Varroa: how to avoid resistance to treatments

Red Alert in the World of Bees! The formidable Varroa mite is developing resistances to treatments, threatening the future of our pollinators and our agriculture. But let's not give up! Solutions exist to counter this threat and protect our precious allies.

In this article, discover the strategies that beekeepers can implement to slow down Varroa's adaptation and save our bees. Together, we can meet this challenge and ensure the survival of these insects essential to our planet.

How does resistance to treatments develop?

When mites are repeatedly exposed to acaricidal treatments, some individuals may develop genetic mutations that make them resistant to the acaricide. These individuals survive the treatment and pass on their resistance to their offspring. Over time, the Varroa population becomes increasingly resistant to the treatment, making its effectiveness less important.

How to avoid resistance to treatments?

There are several strategies to limit the development of resistance to treatments against Varroa:

Treatment Rotation

Treatment rotation is a key method for preventing Varroa resistance to acaricides. This strategy involves alternating the use of products with different modes of action, thus limiting the selection pressure on mites and delaying the emergence of resistances. For effective rotation, it is crucial to vary the modes of action, respect an adequate interval between treatments, monitor their effectiveness by counting the fallen Varroas on the bottom boards, and consult an expert to develop an adapted rotation plan. This approach presents several advantages, such as preserving the effectiveness of treatments, delaying the appearance of resistances, reducing environmental impact, and promoting healthier and more resistant bee colonies.

Monitoring Treatment Efficacy

  1. Detect Resistances: Monitoring treatment efficacy allows for the quick detection of acaricide resistance emergence and the adjustment of the control strategy by choosing products with different modes of action.
  2. Optimize Treatments: By evaluating treatment efficacy, it is possible to identify the most performing products and prioritize them in treatment rotation, thus improving parasite management and colony health.
  3. Reduce Costs: Regular monitoring of treatment efficacy prevents the unnecessary use of expensive and ineffective products, contributing to more economical and sustainable beekeeping.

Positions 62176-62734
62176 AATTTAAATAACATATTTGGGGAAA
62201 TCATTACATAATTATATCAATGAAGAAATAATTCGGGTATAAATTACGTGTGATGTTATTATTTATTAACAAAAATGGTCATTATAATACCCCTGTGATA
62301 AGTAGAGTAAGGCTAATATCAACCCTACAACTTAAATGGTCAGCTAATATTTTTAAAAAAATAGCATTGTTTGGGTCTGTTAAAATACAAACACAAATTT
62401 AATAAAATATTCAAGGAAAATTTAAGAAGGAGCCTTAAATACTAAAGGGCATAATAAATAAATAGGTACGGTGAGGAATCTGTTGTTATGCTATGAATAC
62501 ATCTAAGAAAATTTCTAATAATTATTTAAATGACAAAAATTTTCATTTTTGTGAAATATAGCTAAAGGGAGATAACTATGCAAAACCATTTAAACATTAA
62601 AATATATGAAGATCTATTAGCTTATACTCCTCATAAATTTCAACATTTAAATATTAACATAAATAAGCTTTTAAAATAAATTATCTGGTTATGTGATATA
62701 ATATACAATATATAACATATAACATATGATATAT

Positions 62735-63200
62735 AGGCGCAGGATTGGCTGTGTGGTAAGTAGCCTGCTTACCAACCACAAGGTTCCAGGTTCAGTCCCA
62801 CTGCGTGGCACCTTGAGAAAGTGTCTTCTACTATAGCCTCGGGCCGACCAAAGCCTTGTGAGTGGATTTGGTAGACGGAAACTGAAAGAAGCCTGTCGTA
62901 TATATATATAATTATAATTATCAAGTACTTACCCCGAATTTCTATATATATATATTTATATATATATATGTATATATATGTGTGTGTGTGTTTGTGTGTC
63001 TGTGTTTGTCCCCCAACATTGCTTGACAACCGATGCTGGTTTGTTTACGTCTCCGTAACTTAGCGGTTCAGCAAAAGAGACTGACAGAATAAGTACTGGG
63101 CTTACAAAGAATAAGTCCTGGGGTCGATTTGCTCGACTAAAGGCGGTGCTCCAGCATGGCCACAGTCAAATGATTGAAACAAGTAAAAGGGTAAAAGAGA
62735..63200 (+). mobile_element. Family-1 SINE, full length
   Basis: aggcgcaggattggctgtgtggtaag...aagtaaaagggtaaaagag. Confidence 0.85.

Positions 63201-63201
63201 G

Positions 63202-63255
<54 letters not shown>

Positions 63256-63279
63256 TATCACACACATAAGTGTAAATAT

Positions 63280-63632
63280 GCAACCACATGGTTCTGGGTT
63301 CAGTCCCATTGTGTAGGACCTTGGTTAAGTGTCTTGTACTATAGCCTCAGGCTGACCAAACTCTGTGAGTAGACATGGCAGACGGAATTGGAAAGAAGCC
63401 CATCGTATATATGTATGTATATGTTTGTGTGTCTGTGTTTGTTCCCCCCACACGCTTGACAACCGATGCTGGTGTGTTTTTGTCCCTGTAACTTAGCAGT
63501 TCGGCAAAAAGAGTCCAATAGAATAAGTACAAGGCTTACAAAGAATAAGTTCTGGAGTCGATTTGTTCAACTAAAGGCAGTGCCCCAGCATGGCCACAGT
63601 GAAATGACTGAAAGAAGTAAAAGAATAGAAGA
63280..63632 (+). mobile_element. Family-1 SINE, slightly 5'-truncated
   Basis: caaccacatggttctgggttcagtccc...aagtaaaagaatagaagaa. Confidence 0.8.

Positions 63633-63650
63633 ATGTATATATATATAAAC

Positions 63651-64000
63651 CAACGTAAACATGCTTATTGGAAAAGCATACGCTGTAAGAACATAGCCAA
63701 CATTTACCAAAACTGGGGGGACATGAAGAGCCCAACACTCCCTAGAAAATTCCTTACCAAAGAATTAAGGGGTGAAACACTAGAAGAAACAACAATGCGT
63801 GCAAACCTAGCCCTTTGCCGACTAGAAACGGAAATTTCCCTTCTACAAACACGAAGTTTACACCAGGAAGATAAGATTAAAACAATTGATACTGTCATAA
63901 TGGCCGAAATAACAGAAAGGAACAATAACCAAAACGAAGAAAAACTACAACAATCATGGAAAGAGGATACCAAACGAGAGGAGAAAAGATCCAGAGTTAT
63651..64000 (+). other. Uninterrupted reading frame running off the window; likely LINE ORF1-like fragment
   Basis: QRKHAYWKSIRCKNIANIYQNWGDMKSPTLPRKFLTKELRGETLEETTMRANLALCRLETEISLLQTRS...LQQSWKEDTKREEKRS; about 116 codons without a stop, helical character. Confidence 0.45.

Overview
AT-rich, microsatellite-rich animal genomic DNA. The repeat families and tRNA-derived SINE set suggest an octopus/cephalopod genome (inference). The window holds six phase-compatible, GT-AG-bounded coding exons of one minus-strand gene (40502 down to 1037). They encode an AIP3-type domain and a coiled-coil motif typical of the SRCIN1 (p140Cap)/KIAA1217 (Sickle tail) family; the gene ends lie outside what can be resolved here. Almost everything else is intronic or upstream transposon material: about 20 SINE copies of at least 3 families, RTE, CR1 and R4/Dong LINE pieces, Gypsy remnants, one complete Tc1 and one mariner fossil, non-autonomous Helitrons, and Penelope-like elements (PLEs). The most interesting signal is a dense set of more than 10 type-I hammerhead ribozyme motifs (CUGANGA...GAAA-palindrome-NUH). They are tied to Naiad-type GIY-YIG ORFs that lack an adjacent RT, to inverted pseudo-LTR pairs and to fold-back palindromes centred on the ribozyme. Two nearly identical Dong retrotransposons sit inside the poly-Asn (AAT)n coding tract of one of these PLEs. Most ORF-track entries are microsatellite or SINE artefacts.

How to Monitor Treatment Efficacy?

  1. Count Fallen Varroas: The most common method for evaluating treatment efficacy involves counting the number of fallen Varroas on the bottom boards after treatment application. This count allows for calculating the infestation rate and determining if the treatment was effective.
  2. Perform Sensitivity Tests: Sensitivity tests to acaricides can be conducted in a laboratory to evaluate Varroa sensitivity to different products. These tests help identify resistances and guide treatment choices.
  3. Monitor Bee Population: Regular observation of the bee population and behavior can provide clues about treatment efficacy and overall colony health.
  4. Keep a Register: It is important to keep a detailed record of applied treatments, application dates, used doses, and observed results. This register facilitates treatment efficacy monitoring and the development of an adapted rotation plan.

Development of New Control Methods

Stop Varroa is an international research project aiming to develop new methods for controlling Varroa Destructor, the main parasite of bees. The primary objective of this project is to find innovative, sustainable, and environmentally friendly solutions to protect bee health and preserve pollination.

Stop Varroa is the only one to eliminate 100% of Varroas. It can also be used in organic beekeeping. Stop Varroa is safe for bees and does not poison your honey. To use it, simply lift the frames one by one and spray both sides with the treatment. The Varroa colony will be completely destroyed within 24 hours.

By combining these techniques with sustainable farming practices and supporting research into new control methods, we can save our bees and ensure the future of beekeeping.